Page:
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Early Look At The House Proposal

March 3, 2011
tags: redistricting
by Brett

I am trying not to get too carried away with a proposal that is just that- a proposal- but here are some early thoughts on the House redistricting plan.

** This was very much an incumbent protection plan. I have heard from countless Republicans (outside the legislature) who are angry with House Republicans supporting this, at least initially. They may back away from this; I don’t know.

** Several Republicans saw their seats shored up under the plan (which is why they supported it). The BVAP of seats held by Reps. Greg Snowden and Sid Bondurant was greatly reduced. These are two of the more extreme examples because they were both right at 40 percent BVAP, but we saw this in other cases as well.

** The Republican Party certainly doesn’t seem in love with this plan issuing a pretty strong statement saying that this shouldn’t be decided on in 24 hours and that other proposals should be reviewed. Here is their entire statement.

** The number of majority minority districts increased from 39 to 44. Three of the new majority black districts (25, 28, 71) are currently held by a Democrat so there is no gain there for the Democratic Party. (Of note, Rep. John Mayo was potentially vulnerable under his previous district lines. He is no longer vulnerable to a Republican challenge but possibly to a challenge from a black Democrat).

** Two of the new majority minority districts were held by Republicans. HD 73 is currently held by Rep. Jim Ellington; but that district has now been collapsed and he has nowhere to run. With the shifting demographics, not a whole lot that could be done. HD 84 is held by Rep. Tad Campbell, who is retiring, but will now likely be picked up a Democrat. So that is two Republican held seats going to the Democrats.

** Another interesting point on the majority minority districts is that under the current plan just three of those have a black population of between 50.1 and 59.9 percent. The current proposal would up that number to eight. That shows me the Democrats have wisely spread the black vote around. It will be interesting to see if the Black Caucus is okay with lowering the percentages in a number of cases.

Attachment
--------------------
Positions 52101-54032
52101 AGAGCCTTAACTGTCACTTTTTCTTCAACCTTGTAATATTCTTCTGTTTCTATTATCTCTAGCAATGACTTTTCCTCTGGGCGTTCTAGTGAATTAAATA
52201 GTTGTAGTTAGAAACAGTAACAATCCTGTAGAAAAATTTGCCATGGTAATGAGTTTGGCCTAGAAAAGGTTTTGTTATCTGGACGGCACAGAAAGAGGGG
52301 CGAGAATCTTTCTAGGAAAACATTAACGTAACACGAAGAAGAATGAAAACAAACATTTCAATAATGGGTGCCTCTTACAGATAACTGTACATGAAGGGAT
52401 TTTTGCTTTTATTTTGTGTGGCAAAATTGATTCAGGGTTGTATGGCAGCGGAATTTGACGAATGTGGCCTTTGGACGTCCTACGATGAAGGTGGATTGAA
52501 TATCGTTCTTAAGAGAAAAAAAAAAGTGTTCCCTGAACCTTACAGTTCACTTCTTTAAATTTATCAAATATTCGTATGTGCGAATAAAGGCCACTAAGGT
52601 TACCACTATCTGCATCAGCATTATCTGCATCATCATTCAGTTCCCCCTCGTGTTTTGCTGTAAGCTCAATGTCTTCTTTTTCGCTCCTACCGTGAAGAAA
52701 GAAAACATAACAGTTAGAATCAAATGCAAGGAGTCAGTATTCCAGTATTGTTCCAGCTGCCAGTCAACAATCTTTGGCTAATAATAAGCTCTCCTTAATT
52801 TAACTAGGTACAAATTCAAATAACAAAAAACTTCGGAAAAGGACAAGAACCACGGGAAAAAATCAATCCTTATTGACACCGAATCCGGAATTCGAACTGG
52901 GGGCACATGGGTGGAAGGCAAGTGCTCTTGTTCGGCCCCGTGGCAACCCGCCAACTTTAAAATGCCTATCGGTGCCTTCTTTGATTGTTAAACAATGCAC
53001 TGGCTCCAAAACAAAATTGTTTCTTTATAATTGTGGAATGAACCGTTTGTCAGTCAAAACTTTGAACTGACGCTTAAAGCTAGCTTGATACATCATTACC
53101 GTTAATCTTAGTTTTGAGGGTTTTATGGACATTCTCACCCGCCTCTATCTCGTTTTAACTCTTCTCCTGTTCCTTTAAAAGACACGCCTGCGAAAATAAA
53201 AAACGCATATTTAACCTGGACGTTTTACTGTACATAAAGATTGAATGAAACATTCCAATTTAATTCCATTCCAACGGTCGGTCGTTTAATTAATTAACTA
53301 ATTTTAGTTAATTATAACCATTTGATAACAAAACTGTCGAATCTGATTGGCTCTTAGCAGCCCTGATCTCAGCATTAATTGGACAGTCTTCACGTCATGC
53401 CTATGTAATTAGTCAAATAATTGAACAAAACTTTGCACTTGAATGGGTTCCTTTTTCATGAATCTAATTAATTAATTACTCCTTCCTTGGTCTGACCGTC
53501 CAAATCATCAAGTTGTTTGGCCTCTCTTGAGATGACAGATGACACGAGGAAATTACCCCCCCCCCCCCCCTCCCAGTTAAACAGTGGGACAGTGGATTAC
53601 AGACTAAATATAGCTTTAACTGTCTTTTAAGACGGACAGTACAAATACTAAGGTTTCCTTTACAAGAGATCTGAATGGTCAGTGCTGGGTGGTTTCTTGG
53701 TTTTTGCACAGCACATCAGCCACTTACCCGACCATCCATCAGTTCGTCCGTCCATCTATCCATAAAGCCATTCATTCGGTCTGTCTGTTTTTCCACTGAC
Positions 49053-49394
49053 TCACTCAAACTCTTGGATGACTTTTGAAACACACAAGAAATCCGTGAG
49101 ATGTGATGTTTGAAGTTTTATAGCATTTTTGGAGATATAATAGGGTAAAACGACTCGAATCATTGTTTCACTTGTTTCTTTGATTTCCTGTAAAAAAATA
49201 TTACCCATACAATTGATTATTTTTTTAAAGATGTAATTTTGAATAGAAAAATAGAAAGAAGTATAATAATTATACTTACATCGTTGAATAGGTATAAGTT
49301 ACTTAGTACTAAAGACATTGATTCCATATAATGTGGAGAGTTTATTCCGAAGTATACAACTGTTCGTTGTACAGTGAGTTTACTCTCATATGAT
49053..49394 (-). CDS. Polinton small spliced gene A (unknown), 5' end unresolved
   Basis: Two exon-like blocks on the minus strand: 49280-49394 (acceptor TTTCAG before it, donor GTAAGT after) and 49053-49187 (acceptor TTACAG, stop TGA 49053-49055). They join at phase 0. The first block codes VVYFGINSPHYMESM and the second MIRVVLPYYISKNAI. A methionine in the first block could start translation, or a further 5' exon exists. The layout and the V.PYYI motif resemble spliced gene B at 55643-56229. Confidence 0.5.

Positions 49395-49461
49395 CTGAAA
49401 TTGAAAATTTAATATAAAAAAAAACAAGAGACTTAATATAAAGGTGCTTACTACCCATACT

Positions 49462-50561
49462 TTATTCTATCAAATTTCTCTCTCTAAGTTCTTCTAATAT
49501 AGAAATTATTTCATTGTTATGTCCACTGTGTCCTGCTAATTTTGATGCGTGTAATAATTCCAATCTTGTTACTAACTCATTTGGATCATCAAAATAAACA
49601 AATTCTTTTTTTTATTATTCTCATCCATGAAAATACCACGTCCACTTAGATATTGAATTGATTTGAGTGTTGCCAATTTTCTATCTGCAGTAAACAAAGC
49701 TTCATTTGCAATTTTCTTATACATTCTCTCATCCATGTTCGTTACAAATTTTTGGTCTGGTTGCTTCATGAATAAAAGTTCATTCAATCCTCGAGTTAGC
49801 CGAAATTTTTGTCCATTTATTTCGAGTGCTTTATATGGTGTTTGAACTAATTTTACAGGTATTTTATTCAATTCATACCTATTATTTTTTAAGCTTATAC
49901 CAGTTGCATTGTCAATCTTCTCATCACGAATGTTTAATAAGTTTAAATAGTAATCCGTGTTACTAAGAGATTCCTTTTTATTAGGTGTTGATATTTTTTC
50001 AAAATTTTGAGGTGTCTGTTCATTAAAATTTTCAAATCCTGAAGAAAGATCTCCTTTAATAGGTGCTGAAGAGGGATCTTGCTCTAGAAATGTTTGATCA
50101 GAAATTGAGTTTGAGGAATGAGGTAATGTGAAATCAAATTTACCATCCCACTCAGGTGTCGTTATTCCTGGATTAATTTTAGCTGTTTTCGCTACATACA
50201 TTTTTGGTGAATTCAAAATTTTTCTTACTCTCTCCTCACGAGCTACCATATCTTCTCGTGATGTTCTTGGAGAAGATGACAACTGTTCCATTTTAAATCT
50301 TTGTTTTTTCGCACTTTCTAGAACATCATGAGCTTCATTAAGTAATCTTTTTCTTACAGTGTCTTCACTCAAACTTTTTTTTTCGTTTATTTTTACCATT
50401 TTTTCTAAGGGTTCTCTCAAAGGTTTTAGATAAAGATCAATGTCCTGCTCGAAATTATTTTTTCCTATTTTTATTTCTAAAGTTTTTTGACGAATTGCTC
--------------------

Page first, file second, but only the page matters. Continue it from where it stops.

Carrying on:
** Speaking of the black vote, in one very key district- House District 111- the BVAP would increase from 13.5 percent to 29 percent. This is the seat held by Rep. Brandon Jones (he won by 11 votes in 2007) and is currently a top target for House Republicans.

** Among other potentially competitive seats, here are BVAP changes: HD 10 (held by Rep. Warner McBride) has increased from 21 percent to 29 percent; HD 45 (held by Rep. Bennett Malone) has increased from 30 to 36 percent

** While Representatives in the Delta will see a number of changes to their districts it doesn’t look the region that is shedding population at an unbelievable rate will lose any seats.

** There are two “new” seats in fast-growing Desoto county. One will be HD 35, which is a seat currently held by Rep. Dannie Reed (of Ackerman) who is vacating the seat to run for statewide office. He is a Republican and the new Desoto seat will be filled by a Republican; so no gain there for the GOP. The other new Desoto seat is HD 48, currently held by Rep. Mary Ann Stevens, a conservative Democrat. So this will be a pickup for the GOP but won’t affect the total votes against Billy McCoy. That means two new seats in Desoto county will effectively net the GOP nothing (in the quest to defeat McCoy).

** Speaking of Rep. Stevens, she will be forced into an election with Rep. Ferr Smith in HD 27. This district is now around 63 percent BVAP, and Smith would likely have the upper hand leaving Stevens out to dry (which is a very easy move for McCoy).

2 Comments leave one →
  1. BigSkyBob permalink
    March 4, 2011 1:01 am

    The principle of “one man, one vote” calls for districts that are as equal in population as practical. The ’5% variation allowed’ is for states such as New Jersey that keep whole towns togeather. This map respects absolutely no such boundries, not county lines, not city boundries, nor precincts. Since no such restraits necessitate population variances there is no legal justification for any variation from mathematical equality between districts.

    By my count, 32 of the 44 majority Black districts were underpopulated. This isn’t an accident, it is systematic malapportionment. The residents of those districts are entitled to 43, not 44 districts, the extra district being taken from the rest of state .025 at a time.

    This map simply should not be taken seriously.

  2. Republican Dawg permalink
    March 4, 2011 1:08 pm

    Thanks for getting the word out on what is really in this plan. Wish more people would know and pay attention and get the phones lines ringing off the hook at the capitol.

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